Reports emerged last week of a former Snapchat employee named Anthony Pompliano’s claims that the platform misled investors in the run-up to its forthcoming IPO.
The rumour mill went into overdrive. What were the nature of these lies? Could user numbers or length of time on the platform have been exaggerated?
If so it wouldn’t be the first time a social giant has been caught out. Earlier in 2016, Facebook was widely reported to have lied to advertisers about several key statistics.
Pompliano is also reported to have complained that Snapchat lured him from Facebook purely to find out more about how Zuckerberg’s company really ran.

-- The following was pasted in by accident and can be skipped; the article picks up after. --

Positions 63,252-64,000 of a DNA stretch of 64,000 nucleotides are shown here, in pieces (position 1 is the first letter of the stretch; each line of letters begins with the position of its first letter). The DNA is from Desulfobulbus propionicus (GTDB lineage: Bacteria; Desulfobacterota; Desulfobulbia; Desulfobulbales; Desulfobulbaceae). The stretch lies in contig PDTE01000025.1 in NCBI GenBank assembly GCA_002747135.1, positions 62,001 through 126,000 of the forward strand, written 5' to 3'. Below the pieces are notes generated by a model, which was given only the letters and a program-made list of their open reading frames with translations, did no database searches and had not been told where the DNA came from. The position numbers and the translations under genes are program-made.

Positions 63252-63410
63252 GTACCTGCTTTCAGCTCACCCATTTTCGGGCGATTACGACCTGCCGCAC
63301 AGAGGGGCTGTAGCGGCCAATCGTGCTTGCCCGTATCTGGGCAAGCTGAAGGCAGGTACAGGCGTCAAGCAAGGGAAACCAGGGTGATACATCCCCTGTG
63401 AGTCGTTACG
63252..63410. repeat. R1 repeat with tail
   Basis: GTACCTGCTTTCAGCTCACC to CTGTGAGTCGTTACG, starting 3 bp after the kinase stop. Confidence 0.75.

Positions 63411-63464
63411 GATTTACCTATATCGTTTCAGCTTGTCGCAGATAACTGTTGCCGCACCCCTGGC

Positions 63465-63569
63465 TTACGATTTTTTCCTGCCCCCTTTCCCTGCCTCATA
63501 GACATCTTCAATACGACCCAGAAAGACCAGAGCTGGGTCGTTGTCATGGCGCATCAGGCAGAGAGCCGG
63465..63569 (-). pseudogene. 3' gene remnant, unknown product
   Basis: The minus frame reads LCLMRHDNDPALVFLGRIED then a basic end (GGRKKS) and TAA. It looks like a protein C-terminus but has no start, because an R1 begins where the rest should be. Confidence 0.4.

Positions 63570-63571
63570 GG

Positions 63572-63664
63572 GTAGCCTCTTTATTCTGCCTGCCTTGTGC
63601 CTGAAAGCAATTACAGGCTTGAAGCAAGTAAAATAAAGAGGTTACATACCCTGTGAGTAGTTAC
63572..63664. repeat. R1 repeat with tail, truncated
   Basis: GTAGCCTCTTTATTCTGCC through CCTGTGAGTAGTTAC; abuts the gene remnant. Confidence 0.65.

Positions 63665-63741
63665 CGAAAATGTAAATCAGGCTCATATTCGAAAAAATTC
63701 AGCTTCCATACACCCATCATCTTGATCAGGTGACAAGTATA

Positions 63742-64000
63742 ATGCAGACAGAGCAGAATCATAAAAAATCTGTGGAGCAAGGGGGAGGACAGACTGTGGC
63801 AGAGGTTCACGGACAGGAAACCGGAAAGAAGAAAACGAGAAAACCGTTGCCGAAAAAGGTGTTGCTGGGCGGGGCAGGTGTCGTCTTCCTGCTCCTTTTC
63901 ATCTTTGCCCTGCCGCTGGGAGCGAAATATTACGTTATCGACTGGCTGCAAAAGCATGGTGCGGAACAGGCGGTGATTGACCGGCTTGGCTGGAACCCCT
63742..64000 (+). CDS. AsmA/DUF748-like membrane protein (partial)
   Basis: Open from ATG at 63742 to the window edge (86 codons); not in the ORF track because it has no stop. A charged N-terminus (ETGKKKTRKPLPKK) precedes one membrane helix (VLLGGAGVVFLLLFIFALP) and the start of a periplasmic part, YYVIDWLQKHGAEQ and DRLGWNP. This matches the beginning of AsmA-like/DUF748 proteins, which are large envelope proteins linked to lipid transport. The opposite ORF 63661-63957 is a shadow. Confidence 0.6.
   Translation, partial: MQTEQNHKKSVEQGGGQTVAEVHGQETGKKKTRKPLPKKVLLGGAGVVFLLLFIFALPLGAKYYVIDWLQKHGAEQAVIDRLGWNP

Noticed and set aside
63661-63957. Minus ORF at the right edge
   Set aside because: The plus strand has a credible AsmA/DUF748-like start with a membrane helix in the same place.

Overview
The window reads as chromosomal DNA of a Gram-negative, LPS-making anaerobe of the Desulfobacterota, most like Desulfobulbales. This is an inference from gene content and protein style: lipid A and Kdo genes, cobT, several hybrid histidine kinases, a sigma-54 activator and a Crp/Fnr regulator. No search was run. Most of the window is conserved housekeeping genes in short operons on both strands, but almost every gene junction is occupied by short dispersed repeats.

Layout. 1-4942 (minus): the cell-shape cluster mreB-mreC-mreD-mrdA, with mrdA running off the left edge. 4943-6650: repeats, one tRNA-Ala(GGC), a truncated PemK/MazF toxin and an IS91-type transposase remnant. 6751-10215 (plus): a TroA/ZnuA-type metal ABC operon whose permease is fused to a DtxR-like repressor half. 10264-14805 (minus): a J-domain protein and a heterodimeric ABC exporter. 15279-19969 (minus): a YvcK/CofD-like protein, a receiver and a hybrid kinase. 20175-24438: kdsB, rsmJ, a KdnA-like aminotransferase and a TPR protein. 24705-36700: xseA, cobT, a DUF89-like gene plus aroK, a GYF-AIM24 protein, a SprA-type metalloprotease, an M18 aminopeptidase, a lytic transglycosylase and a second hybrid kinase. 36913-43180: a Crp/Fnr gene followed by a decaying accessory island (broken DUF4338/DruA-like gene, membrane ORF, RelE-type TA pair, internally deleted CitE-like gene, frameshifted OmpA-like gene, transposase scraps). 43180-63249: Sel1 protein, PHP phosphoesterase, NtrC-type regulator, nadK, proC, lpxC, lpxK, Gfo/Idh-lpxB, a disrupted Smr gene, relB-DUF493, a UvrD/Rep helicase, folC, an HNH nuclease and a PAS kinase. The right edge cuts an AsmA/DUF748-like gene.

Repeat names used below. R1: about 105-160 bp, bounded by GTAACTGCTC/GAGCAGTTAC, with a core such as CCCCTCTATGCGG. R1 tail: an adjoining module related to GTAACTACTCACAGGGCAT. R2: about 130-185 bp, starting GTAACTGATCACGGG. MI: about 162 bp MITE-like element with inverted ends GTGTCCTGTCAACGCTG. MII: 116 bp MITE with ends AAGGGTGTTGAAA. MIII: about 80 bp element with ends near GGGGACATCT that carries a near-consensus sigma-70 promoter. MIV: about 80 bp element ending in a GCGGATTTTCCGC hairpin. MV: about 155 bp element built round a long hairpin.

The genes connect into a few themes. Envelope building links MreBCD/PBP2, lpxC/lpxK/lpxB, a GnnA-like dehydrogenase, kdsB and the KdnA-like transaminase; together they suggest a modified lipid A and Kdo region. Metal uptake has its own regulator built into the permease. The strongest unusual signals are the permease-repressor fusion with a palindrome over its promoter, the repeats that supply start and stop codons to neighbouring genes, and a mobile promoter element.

Even if any of this is true – so what?
None of this is particularly novel – start-ups routinely massage their predicted growth models, and when start-ups become established companies, this mindset remains. When I was a relatively unimportant Yahoo! employee, in the dim, distant background when Yahoo! still had some cache, several companies tried to lure me away – but every time it was clearly a play to extract information.
What is important about all of this, especially as we enter the age of Dark Social, is an agreed and accepted solution to independent scrutiny of figures bandied about by platforms. Dark Social, of course, presents a new even more difficult challenge – we’ve got some primitive tracking facilities, but measuring engagement and usage of it is a whole new ballgame.
Paul Hurley is a co-founder of Frictionless.Social, a London agency solely devoted to Dark Social Marketing.